Gomes denies steal with outstanding throw

Catcher comes up huge for Indians during win vs. Yankees

Gomes denies steal with outstanding throw

CLEVELAND -- It seemed big at the time. It seemed bigger after the fact.

Indians catcher Yan Gomes cut down Brett Gardner trying to steal second base during a tie game after the speedy left fielder reached base with one out in the top of the ninth inning of Tuesday's 5-4 victory over the Yankees. Cleveland won on Michael Brantley's walk-off single in the 16th.

Every run is important in a baseball game. The importance of every run becomes amplified when a game goes into extra innings.

The numbers on Gomes' throw are impressive. Starting with the basics: Gardner was 15-of-18 on stolen-base attempts this season before Gomes' throw, and his 158 steals since 2010 rank 10th in the Majors.

With some help from Statcast™, though, we can dig deeper than that. Upon breaking for second, Gardner reached a top speed of 21 mph. He had a healthy lead of 11 feet, and a great jump, breaking for second less than a tenth of a second after reliever Cody Allen's first movement toward home.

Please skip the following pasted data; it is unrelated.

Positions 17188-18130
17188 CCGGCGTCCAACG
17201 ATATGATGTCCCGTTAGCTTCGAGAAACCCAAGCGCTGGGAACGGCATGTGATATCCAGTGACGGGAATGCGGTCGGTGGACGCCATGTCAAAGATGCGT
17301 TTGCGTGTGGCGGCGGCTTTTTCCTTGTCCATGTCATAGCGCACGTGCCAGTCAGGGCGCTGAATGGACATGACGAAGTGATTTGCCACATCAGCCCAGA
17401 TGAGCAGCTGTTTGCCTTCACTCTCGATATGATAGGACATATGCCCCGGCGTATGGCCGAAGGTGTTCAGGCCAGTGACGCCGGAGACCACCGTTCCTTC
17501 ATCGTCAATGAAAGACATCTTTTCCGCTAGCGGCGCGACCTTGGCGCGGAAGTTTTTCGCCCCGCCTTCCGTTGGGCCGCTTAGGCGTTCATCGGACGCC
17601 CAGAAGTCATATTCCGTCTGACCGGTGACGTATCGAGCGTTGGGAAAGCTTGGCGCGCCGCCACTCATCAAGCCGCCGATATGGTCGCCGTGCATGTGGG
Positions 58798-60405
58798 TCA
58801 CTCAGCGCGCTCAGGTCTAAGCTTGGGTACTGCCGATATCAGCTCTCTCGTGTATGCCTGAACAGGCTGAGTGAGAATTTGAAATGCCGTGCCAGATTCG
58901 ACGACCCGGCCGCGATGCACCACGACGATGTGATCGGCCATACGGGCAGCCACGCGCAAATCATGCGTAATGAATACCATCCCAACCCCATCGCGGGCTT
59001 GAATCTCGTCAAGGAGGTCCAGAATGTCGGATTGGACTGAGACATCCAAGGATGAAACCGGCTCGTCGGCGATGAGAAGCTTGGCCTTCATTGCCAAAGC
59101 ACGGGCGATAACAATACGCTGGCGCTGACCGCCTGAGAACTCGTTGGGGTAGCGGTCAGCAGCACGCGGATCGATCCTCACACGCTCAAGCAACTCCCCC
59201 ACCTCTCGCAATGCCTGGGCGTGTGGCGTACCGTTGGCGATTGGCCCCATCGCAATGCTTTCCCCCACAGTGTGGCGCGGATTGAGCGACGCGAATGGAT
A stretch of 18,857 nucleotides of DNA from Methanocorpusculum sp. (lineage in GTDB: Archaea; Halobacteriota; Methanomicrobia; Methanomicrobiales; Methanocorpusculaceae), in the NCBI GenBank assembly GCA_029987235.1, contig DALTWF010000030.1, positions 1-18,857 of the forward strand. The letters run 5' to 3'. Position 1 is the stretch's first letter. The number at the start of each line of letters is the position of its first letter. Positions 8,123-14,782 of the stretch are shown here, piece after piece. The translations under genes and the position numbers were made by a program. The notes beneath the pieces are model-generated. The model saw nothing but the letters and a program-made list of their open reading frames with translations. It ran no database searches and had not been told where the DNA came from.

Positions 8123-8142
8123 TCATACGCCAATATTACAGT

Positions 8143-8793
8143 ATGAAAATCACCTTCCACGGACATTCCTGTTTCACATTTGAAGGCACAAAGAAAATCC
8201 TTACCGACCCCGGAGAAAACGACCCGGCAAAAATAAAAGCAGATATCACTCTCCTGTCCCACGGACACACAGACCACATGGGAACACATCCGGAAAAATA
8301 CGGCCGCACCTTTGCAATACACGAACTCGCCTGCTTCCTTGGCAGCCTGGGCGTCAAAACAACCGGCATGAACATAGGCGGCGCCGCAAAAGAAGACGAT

With that in mind, it would take a perfect throw from Gomes. A perfect throw, and then some.

Gomes' throw was on the money. He unleashed the ball at 78 mph, about average for the Brazilian-born catcher. The most impressive part about the throw, and what ultimately proved to be the difference, was the pop time. From the point the ball hit Gomes' mitt to the moment it entered Jose Ramirez's glove at second base, just 1.68 seconds had elapsed.

For reference, Gomes' average pop time on throws to second base this season has been 2.32 seconds, or right around the middle of the pack. The best of the bunch average a shade under two seconds, the worst a bit over three.

Gomes' 1.68 second pop time was his personal best of the season, and the 13th-quickest by any catcher in the big leagues this year. Like they say, every millisecond counts.

"Fortunately for us, he seems to save his quickest and best throws for when we need them," Indians manager Terry Francona said. "I think it shows you a guy that enjoys the moment, because we've seen him do that. Those are when his best throws are, it seems like he reaches back and he's quick and he doesn't try to do too much. He doesn't have to."

August Fagerstrom is an associate reporter for MLB.com. This story was not subject to the approval of Major League Baseball or its clubs.